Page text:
Former Speaker John BoehnerJohn Andrew BoehnerBiden's relationship with top House Republican is frosty Maher chides Democrats: We 'suck the fun out of everything' Budowsky: Liz Cheney vs. conservatives in name only MORE (R-Ohio) on Thursday said the Republican Party has been completely taken over by President TrumpDonald TrumpKinzinger, Gaetz get in back-and-forth on Twitter over Cheney vote READ: Liz Cheney's speech on the House floor Cheney in defiant floor speech: Trump on 'crusade to undermine our democracy' MORE.

In an interview following his address at the Mackinac Policy Conference in Michigan, the former House Speaker accused his fellow Republicans of abandoning their political ideals for those professed by Trump.

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"There is no Republican Party. There’s a Trump party. The Republican Party is kinda taking a nap somewhere," BoehnerJohn Andrew BoehnerBiden's relationship with top House Republican is frosty Maher chides Democrats: We 'suck the fun out of everything' Budowsky: Liz Cheney vs. conservatives in name only MORE said.

In the interview, Boehner added that Trump was clearly the "most unusual" president the country has ever had.

"It's too divided," Boehner said of the Trump administration, explaining why he did not want to return to Congress.

"The left and right are gnawing at each other and the media is throwing gasoline on this fire every day," he added.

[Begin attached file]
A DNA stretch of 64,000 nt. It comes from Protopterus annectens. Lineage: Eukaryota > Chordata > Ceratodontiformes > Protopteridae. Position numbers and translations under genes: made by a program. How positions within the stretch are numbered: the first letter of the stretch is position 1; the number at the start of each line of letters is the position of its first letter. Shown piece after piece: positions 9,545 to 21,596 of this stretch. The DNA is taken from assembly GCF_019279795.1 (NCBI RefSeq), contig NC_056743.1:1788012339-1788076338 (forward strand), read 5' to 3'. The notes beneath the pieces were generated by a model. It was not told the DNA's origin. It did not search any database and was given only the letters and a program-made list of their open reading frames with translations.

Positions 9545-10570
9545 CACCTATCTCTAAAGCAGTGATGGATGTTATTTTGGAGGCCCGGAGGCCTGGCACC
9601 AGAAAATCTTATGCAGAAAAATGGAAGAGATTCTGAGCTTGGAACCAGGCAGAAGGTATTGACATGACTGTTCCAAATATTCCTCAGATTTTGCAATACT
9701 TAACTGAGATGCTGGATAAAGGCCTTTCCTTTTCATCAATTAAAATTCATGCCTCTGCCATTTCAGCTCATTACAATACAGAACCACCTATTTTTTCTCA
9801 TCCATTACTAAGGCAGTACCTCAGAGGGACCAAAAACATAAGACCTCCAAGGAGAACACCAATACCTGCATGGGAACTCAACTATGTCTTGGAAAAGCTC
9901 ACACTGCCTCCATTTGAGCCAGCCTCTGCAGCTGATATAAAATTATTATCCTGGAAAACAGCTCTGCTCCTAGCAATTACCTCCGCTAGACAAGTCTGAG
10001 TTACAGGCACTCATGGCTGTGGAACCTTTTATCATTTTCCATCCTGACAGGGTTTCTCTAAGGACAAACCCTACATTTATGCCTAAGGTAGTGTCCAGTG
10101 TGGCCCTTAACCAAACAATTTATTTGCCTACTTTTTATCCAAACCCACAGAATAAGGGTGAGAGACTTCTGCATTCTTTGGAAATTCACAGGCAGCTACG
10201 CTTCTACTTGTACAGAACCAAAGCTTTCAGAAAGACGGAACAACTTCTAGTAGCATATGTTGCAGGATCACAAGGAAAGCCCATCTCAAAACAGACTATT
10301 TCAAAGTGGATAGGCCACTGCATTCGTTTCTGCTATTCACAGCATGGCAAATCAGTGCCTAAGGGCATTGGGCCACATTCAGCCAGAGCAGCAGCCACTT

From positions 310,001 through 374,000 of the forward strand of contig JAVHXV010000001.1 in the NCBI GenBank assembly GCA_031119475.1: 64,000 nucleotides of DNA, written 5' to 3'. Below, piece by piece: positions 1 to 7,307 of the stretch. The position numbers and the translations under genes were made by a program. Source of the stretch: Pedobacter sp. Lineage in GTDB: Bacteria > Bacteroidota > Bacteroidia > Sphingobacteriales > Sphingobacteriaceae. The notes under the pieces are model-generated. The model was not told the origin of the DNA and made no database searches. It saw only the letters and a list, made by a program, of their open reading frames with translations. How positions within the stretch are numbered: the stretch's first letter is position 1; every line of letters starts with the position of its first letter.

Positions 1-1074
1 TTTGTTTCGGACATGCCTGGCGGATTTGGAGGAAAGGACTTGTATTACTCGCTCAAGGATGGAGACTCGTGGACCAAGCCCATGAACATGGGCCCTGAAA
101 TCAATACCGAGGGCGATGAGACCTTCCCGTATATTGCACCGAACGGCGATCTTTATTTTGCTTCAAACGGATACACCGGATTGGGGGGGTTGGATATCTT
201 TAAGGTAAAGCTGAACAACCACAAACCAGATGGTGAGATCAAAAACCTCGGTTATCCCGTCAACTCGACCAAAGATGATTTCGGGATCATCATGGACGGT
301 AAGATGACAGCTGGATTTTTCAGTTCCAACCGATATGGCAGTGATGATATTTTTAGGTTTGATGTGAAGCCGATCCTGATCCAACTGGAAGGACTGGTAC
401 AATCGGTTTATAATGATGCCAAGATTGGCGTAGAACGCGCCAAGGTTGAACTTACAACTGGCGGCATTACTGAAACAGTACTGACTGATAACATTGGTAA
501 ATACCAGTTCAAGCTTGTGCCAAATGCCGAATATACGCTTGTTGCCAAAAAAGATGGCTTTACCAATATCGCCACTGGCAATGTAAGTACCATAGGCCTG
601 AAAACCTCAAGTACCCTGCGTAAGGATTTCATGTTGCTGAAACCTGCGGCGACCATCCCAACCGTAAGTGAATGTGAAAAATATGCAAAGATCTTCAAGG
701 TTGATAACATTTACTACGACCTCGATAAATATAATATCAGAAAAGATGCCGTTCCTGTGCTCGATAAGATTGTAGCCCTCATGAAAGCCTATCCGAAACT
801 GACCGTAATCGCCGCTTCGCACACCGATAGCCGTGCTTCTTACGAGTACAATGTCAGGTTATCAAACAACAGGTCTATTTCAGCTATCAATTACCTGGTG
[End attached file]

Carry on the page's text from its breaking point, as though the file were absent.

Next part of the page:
"[Lawmakers] aren't very happy," the former speaker continued. "That's why you see this record number of retirements. People just — it's not fun."

Boehner, who retired in 2015 before Trump was elected, was succeeded by Speaker Paul RyanPaul Davis RyanBiden's relationship with top House Republican is frosty The Hill's Morning Report - Presented by Emergent BioSolutions - Facebook upholds Trump ban; GOP leaders back Stefanik to replace Cheney Budowsky: Liz Cheney vs. conservatives in name only MORE (R-Wis.), who has announced his own impending exit from Congress at the end of his term.

The two men have clashed publicly with Trump in the past, with Boehner, in particular, leveling harsh criticism against his former party since leaving office.

In April, it was reported that Boehner would re-enter the national stage to campaign for House GOP candidates as the Republican Party seeks to preserve the majority Boehner took control over in 2010.

Despite his personal issues with Trump, Boehner says the actual policies pursued by the administration, including the GOP tax plan which passed in December, are positive developments.

"If you peel away the noise and the tweets, the things that he's doing are really good things," Boehner said.

He added that the GOP Congress would be successful if it could seek bipartisan compromise with Democrats, who now find themselves in the minority in all three branches of government.

"Our constitution minimizes great swings in the movement of our government by design. So you learn you've got to stay at it, stay at it, stay at it. You also need good people to work with," Boehner said.

"Big things happen and last when the fingerprints of both parties are on them," he added.

The policy conference will wrap up on Friday. It is a four-day event that focuses on business in Michigan.